Frank Atwood Case Update: Atwood Petitions Arizona Supreme Court for New Trial; Atwood to Ask Ninth Circuit for Rehearing on Execution Methods

Posted by emily on June 07, 2022
Execution News, News, What's New

Atwood asked the Arizona Supreme Court to review a post-conviction relief petition based on evidence of his innocence, prosecutorial wrongdoing after the Pima County Superior Court denied his post-conviction relief petition

Atwood will ask the Ninth Circuit for a rehearing, following a Ninth Circuit panel’s denial of a preliminary injunction to halt Atwood’s execution related to Arizona’s execution methods

PHOENIX—Attorneys for Frank Atwood today filed a motion with the Arizona Supreme Court asking the Court to review the Pima County Superior Court’s denial of his petition to vacate his conviction and give him a new trial. If the Arizona Supreme Court were to grant review, Mr. Atwood would be able to present evidence of his innocence and that the state withheld evidence implicating an alternate suspect, ultimately stopping his execution, which is scheduled for Wednesday, June 8, 2022.

The petition filed with the Arizona Supreme Court comes a day after attorneys for Mr. Atwood delivered oral arguments before a panel of judges from the United States Court of Appeals for the Ninth Circuit, urging the panel to issue a preliminary injunction to halt Mr. Atwood’s execution and compel Arizona to designate a constitutional execution method. The panel denied the request for a preliminary injunction.

See below for statements on both legal challenges.


To be attributed to said Sam Kooistra, counsel for Mr. Atwood:

“We hope the Court intervenes before Arizona executes an innocent man who was convicted in a case haunted by the specter of prosecutorial wrongdoing and an alternate suspect.”

Mr. Atwood has always maintained his innocence but was convicted in a case that lacked hard physical evidence or eyewitnesses. The FBI, which thoroughly inspected Mr. Atwood’s car, failed to find blood, hair, soil, fingerprints or other physical evidence connecting the victim to the inside of the car, which was supposedly used to transport the victim. There were also no eyewitnesses to the abduction. However, several eyewitnesses came forward and pointed police in the direction of another suspect. On the evening of the victim’s disappearance, multiple witnesses spotted the victim, accurately describing her and her distinctive clothing, at the Tucson Mall. According to witnesses, the victim appeared distressed and in the control of an unknown woman. Mr. Atwood’s whereabouts were accounted for during the time of these eyewitness sightings and the timeline police proposed for Mr. Atwood’s alleged actions that day is simply not possible.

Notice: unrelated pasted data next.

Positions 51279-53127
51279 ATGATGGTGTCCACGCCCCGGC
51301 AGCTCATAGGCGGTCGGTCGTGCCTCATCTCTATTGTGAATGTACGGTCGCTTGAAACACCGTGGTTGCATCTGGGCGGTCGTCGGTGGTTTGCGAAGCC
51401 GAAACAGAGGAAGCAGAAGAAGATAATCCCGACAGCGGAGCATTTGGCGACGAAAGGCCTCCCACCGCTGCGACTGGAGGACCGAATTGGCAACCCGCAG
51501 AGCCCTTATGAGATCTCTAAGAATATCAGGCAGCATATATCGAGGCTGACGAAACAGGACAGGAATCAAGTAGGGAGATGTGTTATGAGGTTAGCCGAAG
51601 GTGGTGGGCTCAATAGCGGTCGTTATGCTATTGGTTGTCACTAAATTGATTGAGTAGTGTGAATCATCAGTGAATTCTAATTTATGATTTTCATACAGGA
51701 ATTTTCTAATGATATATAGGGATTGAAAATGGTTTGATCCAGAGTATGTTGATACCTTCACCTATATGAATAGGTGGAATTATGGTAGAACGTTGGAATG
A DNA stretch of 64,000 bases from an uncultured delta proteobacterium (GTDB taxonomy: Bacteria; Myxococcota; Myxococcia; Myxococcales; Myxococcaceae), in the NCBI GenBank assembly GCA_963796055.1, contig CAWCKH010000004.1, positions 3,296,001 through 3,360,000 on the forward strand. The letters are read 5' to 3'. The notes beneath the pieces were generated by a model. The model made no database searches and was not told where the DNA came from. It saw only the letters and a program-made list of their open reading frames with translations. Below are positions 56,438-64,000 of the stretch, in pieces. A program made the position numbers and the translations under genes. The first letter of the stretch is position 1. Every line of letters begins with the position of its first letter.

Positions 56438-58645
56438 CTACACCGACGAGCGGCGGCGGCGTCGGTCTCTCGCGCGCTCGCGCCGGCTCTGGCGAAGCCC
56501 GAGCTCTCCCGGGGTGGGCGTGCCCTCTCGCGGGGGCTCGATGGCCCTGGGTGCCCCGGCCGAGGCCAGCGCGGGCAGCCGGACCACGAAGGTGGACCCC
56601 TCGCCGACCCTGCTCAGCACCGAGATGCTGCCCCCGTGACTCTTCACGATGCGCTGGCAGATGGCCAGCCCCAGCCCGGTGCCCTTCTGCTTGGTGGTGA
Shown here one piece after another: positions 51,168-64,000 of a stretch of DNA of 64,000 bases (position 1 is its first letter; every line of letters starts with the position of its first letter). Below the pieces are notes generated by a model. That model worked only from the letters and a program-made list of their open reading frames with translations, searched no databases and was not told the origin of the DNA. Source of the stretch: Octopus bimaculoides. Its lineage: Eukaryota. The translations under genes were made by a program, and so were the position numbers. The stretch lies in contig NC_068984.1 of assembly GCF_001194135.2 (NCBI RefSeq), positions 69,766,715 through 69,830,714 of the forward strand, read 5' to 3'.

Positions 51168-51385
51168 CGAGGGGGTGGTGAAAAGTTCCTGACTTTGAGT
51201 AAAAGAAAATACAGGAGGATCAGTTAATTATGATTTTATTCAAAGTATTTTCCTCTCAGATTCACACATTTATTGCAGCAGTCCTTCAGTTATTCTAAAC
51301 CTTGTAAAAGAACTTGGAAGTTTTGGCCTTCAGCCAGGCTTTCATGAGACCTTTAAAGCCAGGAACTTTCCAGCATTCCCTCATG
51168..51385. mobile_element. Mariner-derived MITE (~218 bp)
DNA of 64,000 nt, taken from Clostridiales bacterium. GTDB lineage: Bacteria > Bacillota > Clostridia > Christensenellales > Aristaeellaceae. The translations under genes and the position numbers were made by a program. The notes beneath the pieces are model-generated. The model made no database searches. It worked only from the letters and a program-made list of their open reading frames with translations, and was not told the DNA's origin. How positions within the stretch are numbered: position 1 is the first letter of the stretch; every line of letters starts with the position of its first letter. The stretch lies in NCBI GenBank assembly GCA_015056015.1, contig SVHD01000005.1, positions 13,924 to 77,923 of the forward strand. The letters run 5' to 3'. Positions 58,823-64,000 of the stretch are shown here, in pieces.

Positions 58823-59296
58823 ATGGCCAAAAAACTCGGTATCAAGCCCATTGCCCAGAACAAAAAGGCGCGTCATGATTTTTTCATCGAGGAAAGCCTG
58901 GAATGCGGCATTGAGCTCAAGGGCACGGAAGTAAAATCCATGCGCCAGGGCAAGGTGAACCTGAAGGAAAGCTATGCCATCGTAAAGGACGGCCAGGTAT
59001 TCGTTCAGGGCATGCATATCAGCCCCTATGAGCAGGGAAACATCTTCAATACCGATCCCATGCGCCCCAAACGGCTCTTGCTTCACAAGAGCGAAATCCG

Moreover, when police received a highly credible tip linking a third suspect to the victim’s disappearance, the State failed to share that information with Mr. Atwood’s attorney, in direct violation of Mr. Atwood’s right to due process and the prosecution’s corresponding duties under Brady v. Maryland.


To be attributed to Joseph Perkovich, counsel for Mr. Atwood:

“A panel of the Ninth Circuit has denied a stay of execution despite grave, persisting problems with the lethal injection method that will be used on Mr. Atwood, a method that, with all that has been evidenced, without refutation from the State, will intentionally inflict extreme pain for what will likely be an hour before, in the best-case scenario, he succumbs to the execution chemicals.

“The panel has also reasoned that because Mr. Atwood failed to designate hydrogen cyanide gas as his choice of execution method, he cannot legally challenge it. The panel ignores the Supreme Court law that, in no uncertain terms, categorically prohibits a legal challenge of a chosen method. Mr. Atwood brought a legal challenge to Arizona’s hydrogen cyanide gas when he was under the execution warrant and the constitutionality of that odious method was in question for him.

“Mr. Atwood will seek rehearing en banc to afford the Ninth Circuit an opportunity to remedy the egregious Catch 22 that the panel determined it had no recourse but to countenance.”


Tags: , ,

No comments yet.

Leave a comment


You must be logged in to post a comment.